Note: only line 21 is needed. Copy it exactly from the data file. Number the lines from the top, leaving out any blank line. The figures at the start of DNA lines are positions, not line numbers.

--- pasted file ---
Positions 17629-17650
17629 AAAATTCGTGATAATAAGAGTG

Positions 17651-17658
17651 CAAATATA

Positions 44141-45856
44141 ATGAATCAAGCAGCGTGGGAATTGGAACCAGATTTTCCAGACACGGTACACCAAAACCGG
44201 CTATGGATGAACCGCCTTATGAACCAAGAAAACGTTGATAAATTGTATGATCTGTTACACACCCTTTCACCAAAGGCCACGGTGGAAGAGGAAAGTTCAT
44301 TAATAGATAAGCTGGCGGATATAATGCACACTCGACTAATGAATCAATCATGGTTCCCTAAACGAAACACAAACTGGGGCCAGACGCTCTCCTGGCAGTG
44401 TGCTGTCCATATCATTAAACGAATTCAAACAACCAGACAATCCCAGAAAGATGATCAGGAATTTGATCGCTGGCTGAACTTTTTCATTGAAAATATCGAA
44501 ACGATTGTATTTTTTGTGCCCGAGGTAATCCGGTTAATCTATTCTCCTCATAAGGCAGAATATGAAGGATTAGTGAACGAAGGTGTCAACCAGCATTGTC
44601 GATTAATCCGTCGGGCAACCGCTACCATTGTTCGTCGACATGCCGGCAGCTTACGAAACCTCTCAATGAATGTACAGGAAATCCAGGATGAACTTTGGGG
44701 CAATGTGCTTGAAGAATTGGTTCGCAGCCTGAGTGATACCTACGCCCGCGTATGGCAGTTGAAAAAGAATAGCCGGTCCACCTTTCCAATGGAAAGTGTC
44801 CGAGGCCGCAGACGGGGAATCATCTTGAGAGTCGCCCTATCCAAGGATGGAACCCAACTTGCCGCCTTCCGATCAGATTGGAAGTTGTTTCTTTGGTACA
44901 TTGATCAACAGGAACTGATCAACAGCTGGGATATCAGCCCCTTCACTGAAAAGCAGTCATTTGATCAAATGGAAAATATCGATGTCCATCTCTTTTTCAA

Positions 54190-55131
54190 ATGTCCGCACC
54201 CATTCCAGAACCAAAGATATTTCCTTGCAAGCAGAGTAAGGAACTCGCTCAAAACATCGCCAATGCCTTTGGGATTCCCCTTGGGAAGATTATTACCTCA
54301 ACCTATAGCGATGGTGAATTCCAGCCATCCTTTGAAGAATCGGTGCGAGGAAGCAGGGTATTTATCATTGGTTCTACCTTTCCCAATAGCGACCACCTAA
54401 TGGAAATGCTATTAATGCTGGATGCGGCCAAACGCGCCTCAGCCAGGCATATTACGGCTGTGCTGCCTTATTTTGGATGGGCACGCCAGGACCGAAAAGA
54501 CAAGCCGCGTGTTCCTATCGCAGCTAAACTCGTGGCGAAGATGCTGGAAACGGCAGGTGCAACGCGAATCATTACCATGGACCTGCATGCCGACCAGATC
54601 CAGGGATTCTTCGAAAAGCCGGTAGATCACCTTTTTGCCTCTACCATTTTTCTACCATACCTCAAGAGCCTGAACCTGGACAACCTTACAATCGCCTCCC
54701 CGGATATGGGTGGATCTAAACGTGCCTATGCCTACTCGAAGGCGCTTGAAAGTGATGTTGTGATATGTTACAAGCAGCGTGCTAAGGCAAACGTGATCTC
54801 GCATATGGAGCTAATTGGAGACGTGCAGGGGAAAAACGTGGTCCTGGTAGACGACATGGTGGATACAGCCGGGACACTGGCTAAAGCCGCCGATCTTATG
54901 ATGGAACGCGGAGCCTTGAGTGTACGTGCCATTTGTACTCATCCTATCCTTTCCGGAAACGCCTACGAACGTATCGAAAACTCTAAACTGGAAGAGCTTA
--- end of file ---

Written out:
54601 CAGGGATTCTTCGAAAAGCCGGTAGATCACCTTTTTGCCTCTACCATTTTTCTACCATACCTCAAGAGCCTGAACCTGGACAACCTTACAATCGCCTCCC